The Federal Reserve described economic activity as growing at a “solid pace,” when it convened its first policy meeting of the year. The subsequent release of the nation’s Gross Domestic Product confirmed that description. The first estimate (there are two more revisions due) of fourth quarter economic growth showed an expansion of 2.6 percent. While the result was about a half of a percentage point shy of estimates, even with the slowdown in the fourth quarter, “the economy expanded at a 4.3 percent annualized pace during the second half of the year. That is hardly chopped liver,” according to Joel Naroff of Naroff Economic Advisors.
For 2014 as a whole, the economy grew by 2.4 percent – not bad, considering that there was a 2.1 percent contraction in the first three months of the year. (Bill McBride of Calculated Risk provides a more detailed discussion on how annual GDP growth is determined.) How does this growth rate stack up? It’s a touch higher than that the average 2.2 percent growth of 2010-2013, though below the post World War II average of 3.3 percent.
Also edging higher in 2014 was the Employment Cost Index (ECI), which measures pay and benefits. According to the government, ECI rose 2.2 percent in 2014, up a touch from the previous year and the fastest pace in six years. Still, in a healthy economy, the index usually rises at about a 3.5 percent pace. The saving grace on the pokey rate of wage growth is the low inflation rate, which at 1.3 percent, means that workers are able to make due.
The bright spot of the GDP report was found in consumer spending, which grew at a better than expected 4.3 percent annualized rate in the final three months of the year, the biggest gain since the first quarter of 2006. Imagine the pace of spending that could occur if American workers get a little raise in 2015!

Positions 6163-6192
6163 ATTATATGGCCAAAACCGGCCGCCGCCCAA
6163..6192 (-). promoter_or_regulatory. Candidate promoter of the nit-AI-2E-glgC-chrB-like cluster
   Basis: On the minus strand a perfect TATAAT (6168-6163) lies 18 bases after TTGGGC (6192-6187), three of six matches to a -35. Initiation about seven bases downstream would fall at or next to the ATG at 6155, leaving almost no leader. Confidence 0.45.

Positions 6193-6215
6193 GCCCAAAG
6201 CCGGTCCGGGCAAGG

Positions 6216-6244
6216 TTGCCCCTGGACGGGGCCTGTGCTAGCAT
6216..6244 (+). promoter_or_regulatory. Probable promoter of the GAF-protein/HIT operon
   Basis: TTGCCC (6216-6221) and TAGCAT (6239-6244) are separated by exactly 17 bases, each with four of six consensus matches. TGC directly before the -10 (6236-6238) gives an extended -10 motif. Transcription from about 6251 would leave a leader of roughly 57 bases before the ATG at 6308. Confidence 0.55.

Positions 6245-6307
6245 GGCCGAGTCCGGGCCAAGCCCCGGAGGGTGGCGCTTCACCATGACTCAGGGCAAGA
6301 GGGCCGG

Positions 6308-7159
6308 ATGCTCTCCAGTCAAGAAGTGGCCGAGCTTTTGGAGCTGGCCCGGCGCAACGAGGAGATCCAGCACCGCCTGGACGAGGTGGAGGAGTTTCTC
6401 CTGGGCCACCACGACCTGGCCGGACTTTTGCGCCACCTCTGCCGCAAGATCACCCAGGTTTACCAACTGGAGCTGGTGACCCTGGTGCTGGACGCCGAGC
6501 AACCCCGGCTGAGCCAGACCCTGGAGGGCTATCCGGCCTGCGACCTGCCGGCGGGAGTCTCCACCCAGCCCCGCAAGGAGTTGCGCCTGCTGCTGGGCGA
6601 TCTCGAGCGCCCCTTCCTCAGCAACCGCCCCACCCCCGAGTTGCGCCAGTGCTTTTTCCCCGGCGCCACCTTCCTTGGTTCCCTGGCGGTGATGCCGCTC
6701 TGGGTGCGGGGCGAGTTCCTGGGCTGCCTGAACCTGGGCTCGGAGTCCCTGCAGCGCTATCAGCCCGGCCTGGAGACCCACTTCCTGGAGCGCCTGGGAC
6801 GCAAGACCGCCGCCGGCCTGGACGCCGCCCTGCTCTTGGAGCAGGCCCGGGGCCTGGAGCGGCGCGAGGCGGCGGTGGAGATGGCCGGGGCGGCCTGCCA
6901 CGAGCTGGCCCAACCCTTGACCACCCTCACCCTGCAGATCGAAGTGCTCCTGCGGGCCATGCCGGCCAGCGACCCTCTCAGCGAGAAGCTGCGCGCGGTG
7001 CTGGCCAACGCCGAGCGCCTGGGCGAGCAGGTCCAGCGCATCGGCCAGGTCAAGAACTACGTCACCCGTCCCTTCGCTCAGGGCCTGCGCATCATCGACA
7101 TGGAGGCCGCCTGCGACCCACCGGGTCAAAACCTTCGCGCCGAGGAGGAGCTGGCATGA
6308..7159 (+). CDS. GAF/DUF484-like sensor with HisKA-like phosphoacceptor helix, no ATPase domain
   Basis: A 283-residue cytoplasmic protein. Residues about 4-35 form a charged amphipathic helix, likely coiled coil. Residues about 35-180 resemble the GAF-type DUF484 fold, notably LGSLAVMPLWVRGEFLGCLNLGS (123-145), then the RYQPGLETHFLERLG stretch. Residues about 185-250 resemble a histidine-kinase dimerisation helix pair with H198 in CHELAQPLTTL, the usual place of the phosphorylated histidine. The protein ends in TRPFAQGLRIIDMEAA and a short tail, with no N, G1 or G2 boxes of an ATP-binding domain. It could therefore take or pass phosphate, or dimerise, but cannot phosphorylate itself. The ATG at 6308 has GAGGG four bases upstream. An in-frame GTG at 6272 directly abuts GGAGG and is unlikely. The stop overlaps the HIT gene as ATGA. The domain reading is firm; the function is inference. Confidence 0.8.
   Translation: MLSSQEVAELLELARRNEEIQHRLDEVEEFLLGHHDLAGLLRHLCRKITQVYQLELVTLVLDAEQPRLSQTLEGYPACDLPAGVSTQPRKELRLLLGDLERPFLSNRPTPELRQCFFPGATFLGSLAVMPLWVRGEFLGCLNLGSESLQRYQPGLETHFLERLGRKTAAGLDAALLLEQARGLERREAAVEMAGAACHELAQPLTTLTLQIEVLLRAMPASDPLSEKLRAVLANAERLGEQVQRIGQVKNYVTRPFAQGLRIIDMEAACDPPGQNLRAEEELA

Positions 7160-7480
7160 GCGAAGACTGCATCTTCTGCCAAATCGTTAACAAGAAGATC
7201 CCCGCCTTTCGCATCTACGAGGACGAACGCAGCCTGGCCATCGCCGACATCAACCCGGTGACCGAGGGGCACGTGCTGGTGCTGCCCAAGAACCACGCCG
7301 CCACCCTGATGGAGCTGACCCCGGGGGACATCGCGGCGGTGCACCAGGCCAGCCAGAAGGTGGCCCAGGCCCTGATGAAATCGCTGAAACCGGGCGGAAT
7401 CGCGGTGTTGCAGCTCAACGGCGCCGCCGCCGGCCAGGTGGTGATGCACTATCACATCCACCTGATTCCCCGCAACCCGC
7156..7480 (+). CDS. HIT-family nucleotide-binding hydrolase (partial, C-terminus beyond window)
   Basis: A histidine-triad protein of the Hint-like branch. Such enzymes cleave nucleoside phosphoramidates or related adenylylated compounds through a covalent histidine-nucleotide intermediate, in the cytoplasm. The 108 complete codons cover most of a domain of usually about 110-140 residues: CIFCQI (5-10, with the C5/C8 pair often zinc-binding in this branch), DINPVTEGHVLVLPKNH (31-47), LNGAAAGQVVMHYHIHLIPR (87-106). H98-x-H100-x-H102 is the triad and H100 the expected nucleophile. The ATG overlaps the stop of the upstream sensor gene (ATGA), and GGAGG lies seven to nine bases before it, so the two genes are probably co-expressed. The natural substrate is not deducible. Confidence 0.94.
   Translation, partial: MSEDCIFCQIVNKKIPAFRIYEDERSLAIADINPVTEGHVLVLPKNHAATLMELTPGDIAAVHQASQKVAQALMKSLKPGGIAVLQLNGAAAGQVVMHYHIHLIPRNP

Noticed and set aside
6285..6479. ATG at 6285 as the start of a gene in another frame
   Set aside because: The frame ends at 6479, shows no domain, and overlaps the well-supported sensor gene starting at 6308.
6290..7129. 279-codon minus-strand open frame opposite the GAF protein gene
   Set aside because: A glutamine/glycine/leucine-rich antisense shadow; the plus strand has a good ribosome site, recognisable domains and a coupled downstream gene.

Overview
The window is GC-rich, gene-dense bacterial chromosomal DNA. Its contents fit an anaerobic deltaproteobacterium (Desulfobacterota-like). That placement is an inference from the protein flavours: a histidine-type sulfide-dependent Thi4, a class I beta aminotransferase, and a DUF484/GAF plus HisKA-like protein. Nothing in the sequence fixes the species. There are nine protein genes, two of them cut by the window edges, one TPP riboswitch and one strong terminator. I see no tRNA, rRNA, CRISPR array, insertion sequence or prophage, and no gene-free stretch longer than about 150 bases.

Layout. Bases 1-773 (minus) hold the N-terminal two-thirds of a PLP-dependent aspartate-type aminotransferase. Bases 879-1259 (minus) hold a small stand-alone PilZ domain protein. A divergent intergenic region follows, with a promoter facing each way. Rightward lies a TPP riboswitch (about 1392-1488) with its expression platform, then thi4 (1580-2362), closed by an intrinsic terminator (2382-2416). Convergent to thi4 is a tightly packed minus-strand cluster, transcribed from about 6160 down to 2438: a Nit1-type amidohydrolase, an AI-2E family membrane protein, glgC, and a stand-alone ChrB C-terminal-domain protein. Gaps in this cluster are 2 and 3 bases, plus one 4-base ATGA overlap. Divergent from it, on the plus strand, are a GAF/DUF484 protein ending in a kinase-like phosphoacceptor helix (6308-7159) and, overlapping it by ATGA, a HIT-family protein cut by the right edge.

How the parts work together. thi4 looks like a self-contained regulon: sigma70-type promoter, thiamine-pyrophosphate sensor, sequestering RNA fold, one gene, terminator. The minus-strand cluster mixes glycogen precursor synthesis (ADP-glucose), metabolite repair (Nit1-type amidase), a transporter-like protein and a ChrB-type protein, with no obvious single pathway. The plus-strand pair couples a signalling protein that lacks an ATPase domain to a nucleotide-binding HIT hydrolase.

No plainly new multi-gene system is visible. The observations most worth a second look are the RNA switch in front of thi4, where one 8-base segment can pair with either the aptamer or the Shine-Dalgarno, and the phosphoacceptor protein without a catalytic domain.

There will be additional data in the week ahead, which should provide a more in depth picture of wages. In the beginning of the week, there will be a report on Personal Income and Spending and then on Friday, the January jobs report is due. It is expected that the economy added 230,000 new jobs and that the unemployment rate remaining at 5.6 percent.
MARKETS: After two strong years for stocks, there has been concern that the party could come to an end in 2015. Last week, mixed news on corporate earnings renewed fears that the increasing value of the U.S. dollar will hinder multi-national companies and act as a headwind for overall economic growth. Stock investors, who had to swallow the worst monthly performance in a year, make take solace in this bottom line analysis from Capital Economics “the combined impact of lower oil prices, the stronger dollar and lower long-term interest rates will be a big net positive, with more winners than losers.”
- DJIA: 17,165, down 2.9% on week, down 3.7% YTD
- S&P 500: 1995, down 2.8% on week, down 3.1% YTD
- NASDAQ: 4,635 down 2.6% on week, down 2.1% YTD
- Russell 2000: 1165, down 2% on week, down 3.2% YTD
- 10-Year Treasury yield: 1.68% (from 1.79% a week ago; the biggest one-month decline in yield since mid-2011)
- March Crude Oil: $48.24, up 5.8% on week, down 9.4% on month
- February Gold: $1,278.50, up 1.2% on week, up 8% on month, best monthly percentage gain since Jan 2012.
- AAA Nat'l average price for gallon of regular Gas: $2.05 (from $3.28 a year ago)
THE WEEK AHEAD:
8:30 Personal Income and Spending
9:45 PMI Manufacturing
10:00 ISM Manufacturing
10:00 Construction Spending
Chipotle, UPS, Disney
Motor Vehicle Sales
10:00 Factory Orders
Clorox, GM, Merck, Yum Brands
8:15 ADP Private Jobs Report
10:00 ISM Non-Manufacturing
Dunkin Brands, GoPro, LinkedIn
8:30 Weekly Jobless Claims
8:30 International Trade
8:30 January Employment Report
3:00 Consumer Credit